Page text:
Basically, black people, stop living if you are going to insist on making your own decisions! Stop the “racism outcry” if you are not going to lead the life of a noble and sacrificial race. You have the nerve to dance? You don’t own your house, and you dare to buy a car? You haven’t been to the gym, but you’ve got a new TV?! Don’t you know that your only hope for survival as a breathing black person in this country depends on you consistently proving your innocence?

Malco’s narrative may seem marginally not-complete-bullshit at first glance: he mentions the need for “critical thinking,” and rails quite emphatically against “corporate-owned media.” To be sure — though his analysis is all hot air, no balloon — he does at least gesture toward issues of sensationalism, violence against women, and the race to accumulate capital. This is all frustratingly undeveloped, however, and buried beneath the oppressively thick, godawful layers of choice-policing and respectability politics. Malco’s view implies that stereotypes perpetuated by black people are the reason for the violence against them. It eschews analyses of historical, structural, state-sanctioned and extralegal racist violence, in favor of a trope that leans on personal responsibility. … Because history started sixty years ago, and in that time, any harm done to black people has been due to their moral shortcomings.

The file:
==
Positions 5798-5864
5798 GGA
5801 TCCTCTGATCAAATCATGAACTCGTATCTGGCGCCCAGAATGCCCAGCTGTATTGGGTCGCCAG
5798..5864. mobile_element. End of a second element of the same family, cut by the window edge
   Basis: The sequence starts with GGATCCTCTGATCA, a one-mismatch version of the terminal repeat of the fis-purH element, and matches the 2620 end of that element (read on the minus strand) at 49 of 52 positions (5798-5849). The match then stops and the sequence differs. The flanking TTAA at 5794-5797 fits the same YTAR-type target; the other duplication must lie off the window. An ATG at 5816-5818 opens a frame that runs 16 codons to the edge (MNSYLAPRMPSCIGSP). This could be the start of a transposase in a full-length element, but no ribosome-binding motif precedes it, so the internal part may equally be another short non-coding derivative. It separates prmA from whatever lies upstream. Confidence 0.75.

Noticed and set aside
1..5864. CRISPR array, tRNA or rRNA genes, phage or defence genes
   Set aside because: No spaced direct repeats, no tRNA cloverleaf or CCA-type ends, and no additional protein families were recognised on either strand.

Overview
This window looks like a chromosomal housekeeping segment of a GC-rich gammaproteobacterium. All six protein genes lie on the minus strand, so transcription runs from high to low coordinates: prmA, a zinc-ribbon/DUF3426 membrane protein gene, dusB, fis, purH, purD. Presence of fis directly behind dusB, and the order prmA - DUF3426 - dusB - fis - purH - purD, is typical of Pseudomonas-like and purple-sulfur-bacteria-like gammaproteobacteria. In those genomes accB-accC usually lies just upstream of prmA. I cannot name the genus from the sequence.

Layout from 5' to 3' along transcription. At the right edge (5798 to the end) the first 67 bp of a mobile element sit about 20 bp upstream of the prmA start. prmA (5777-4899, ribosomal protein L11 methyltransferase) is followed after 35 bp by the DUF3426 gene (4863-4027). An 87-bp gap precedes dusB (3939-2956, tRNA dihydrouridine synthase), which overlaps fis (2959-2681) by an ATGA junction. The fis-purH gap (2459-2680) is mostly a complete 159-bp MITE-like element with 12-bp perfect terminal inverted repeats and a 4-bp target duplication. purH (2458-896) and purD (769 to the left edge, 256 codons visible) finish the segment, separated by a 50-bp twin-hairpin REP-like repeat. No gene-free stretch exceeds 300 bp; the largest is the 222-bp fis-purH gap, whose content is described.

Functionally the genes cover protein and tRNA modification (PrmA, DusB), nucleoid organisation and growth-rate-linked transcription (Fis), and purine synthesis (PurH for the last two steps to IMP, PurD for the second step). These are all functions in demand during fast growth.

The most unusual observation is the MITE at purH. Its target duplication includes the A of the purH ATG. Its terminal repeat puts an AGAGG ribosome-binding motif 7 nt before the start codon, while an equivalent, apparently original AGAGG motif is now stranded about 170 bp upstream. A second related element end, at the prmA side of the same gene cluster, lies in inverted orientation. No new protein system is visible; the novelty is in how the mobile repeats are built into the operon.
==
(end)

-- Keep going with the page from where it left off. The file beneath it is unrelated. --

As I attempt to, once and for all, push the poisonous thinking of the Negro Community Police out of my brain, I want to draw a page from Malco’s book and “address young black people specifically.” I want to ask that we think about what we should not have to sacrifice in order to be seen and treated as whole human beings. It seems to me that we should not have to sacrifice our power to move our bodies and our mouths in public, make music we enjoy, participate in politics, engage with popular media, adorn ourselves. We should not have to sacrifice our power to grieve, or to protest, or to show concern over multiple issues at once. We should be able to be weed-smoking, tattoo-having, god-doubting, pants-sagging, piercing-clad, grill-sporting, unmarried individuals if we want to — without having to worry that we will be presumed monolithic, followed, frisked, or shot because of it. We should be able to be, and to choose, and to affirm who we are, always and without shame. Because when it comes to fighting for your entire life, there is no compromise. Now let us twerk.



Jalen is a writer and DJ based in Los Angeles, California. You can find her on Twitter.

Latest posts by JVC (see all)

  • rootlesscosmo

    It’s worth remembering that these “act-nice” strategies not only shift responsibility away from white racism and onto Black “failings,” they don’t even work. A key witness in the trial of Emmett Till’s killers died recently, so that murder is on my mind, and you know what? Emmett Till wore a crisply pressed white shirt and a necktie, and a hat, and an engaging smile. They murdered him anyway. Is Malco saying whites kill Black men on account of how they’re dressed? Because that’s what it sounds like, and that’s obviously absurd.